Comment: Bank Heists Haven’t Disappeared, They’ve Evolved

Has the botnet taken over from the balaclava?
Has the botnet taken over from the balaclava?

At the end of last year, the British Banker’s Association claimed the number of bank robberies had dropped 90% over the past 20 years, effectively making such raids a thing of the past. But has the threat really disappeared, or have heists simply become more high tech? Has the botnet taken over from the balaclava? In a world where virtual currencies rival established coinage, is the pen and propaganda as mighty as the shotgun?

Whether through the sending or planting of sophisticated trojans that enable data ciphering, credential capturing, eavesdropping and so on, or whether it is tweeting good or bad news to manipulate share pricing, there is clear evidence of sustained attacks by cybercriminals for financial gain or influence. Organizations are being attacked using multiple techniques so, for example, a company’s social media accounts may be compromised, leading to reputational risk and an impact on share price. Malware may be simultaneously deployed – perhaps through an identified backdoor – to obtain sensitive data, the idea being that the organization may be caught off-guard while dealing with the social media attack.

On a wider scale, the top trading markets are also at risk, although not by known exploits. These systems tend to be robust and the processes around them are often well governed. To extract money from a trading system requires a trading account, and it is here where governance is needed, such as KYC (Know Your Customer), due diligence controls, and monitoring for suspicious activity. With recent waves of hedge funders, stock shorting and the like, many organizations have already taken notice of these risks and are acting accordingly.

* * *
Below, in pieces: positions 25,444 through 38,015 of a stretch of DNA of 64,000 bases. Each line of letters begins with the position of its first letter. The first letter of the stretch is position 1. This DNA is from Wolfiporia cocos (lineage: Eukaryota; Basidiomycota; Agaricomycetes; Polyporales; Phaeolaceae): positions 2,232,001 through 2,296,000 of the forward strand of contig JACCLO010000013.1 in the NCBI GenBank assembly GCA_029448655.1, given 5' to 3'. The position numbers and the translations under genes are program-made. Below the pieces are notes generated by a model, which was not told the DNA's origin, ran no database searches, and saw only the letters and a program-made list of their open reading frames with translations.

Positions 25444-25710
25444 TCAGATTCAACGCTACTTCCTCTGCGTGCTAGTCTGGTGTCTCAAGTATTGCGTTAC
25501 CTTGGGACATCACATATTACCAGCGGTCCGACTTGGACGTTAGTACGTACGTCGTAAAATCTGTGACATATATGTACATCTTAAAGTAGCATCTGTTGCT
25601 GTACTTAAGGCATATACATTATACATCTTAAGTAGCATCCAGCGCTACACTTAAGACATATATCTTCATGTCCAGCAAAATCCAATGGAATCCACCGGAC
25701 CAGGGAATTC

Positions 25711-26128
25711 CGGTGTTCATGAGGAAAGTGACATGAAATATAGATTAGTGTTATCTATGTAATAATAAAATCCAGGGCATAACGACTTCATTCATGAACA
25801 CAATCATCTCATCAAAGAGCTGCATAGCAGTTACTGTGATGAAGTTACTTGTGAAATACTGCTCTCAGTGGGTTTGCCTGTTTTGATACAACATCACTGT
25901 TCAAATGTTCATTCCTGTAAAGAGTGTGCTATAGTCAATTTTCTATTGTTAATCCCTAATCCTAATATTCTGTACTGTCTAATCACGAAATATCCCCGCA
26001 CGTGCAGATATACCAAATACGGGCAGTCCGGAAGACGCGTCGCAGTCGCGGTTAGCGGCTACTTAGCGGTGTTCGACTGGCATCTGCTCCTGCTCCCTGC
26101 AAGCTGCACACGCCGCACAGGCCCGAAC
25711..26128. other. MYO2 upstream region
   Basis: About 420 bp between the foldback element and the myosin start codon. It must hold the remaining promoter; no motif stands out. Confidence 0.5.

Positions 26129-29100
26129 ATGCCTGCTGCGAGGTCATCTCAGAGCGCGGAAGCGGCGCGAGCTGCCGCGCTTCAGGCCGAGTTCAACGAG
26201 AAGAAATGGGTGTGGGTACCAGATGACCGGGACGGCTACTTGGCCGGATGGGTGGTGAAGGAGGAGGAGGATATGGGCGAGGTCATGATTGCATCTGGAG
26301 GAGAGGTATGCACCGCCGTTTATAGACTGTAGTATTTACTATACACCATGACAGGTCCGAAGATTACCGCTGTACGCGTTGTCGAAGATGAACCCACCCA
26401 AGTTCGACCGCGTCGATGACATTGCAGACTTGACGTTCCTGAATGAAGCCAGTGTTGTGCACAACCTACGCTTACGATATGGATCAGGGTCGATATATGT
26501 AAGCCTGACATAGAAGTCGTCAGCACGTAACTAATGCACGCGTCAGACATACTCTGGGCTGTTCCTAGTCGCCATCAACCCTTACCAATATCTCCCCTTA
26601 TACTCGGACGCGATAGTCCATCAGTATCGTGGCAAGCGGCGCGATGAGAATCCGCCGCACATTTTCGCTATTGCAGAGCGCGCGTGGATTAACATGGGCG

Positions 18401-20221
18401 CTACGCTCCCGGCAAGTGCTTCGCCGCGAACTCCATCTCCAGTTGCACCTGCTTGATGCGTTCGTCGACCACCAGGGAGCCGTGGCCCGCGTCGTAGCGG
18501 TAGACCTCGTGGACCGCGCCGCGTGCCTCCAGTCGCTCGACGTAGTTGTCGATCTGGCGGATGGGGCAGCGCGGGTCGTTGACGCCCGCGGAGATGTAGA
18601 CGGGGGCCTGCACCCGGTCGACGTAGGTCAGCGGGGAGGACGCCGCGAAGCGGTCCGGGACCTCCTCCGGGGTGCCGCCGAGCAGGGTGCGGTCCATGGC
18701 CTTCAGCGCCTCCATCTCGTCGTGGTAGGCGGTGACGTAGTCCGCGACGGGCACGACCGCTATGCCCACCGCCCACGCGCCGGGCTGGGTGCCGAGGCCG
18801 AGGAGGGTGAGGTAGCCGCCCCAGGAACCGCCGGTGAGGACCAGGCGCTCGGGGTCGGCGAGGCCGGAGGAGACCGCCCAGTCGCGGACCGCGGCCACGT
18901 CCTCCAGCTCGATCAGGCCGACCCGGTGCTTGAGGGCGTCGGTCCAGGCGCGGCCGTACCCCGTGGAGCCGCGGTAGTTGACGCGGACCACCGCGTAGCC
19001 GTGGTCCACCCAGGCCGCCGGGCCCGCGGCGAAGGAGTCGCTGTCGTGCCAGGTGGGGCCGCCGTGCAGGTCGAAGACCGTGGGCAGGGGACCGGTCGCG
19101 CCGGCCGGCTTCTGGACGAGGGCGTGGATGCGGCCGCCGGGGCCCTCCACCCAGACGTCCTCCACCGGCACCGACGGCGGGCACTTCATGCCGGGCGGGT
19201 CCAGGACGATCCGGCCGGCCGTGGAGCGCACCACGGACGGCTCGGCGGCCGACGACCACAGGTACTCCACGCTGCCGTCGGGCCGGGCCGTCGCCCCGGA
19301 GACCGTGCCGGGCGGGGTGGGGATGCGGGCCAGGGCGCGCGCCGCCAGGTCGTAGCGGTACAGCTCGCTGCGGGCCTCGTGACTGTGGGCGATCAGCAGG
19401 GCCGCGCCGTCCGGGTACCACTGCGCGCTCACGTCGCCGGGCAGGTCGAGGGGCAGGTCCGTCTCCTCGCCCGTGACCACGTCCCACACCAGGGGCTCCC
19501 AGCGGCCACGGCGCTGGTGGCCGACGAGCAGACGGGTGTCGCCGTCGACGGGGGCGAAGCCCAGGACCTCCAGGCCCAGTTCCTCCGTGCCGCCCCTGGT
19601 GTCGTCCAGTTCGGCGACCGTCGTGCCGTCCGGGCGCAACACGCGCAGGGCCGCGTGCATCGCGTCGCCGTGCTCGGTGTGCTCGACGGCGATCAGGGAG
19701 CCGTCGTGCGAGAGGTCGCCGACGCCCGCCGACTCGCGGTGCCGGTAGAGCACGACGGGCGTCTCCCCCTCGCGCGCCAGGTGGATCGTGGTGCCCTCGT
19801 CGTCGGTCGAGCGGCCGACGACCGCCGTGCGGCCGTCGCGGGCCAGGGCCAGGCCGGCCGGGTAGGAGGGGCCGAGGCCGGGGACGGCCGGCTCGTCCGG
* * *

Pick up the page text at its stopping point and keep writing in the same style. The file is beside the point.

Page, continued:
Yet this does not make established trading markets foolproof: such systems can still be highly volatile and easily swayed by propaganda. One need only look at the false tweet sent out over the hacked Twitter account of the Associated Press in April 2013. The errant tweet claimed there had been an explosion at the White House, causing the DOW to briefly lose 0.9% of its value, equivalent to more than $130 billion. Thankfully, the AP quickly helped resolve the situation, suspending its account and sending out alerts that its Twitter account had been hacked, so the market quickly rallied.

This highlights the effectiveness of a well-thought and executed incident response plan. Not all organizations are as well prepared, Target being a case in point; the company now admits to having missed early warning signs, the CIO and CEO have resigned, sales are down and the share price has only partially recovered. Not only could Target have acted more swiftly, it also could have more effectively managed the subsequent negative PR.

Unethical hackers and cybercriminals are now routinely using propaganda and digital attack skills to affect share prices. Bad news or misrepresentation of events can affect share prices, just like insider trading; however, it is now easier to do so on a larger scale with electronic trade manipulation.

Communicating with the masses and targeting a release while simultaneously attacking a commodity will lead to a financial impact far greater than the traditional fraud schemes we were used to. Time is also in the attacker’s favor, ensuring that it will be focused, and in some fast-moving exchange commodities the attack can happen over a short period of time, making it harder to detect and prevent.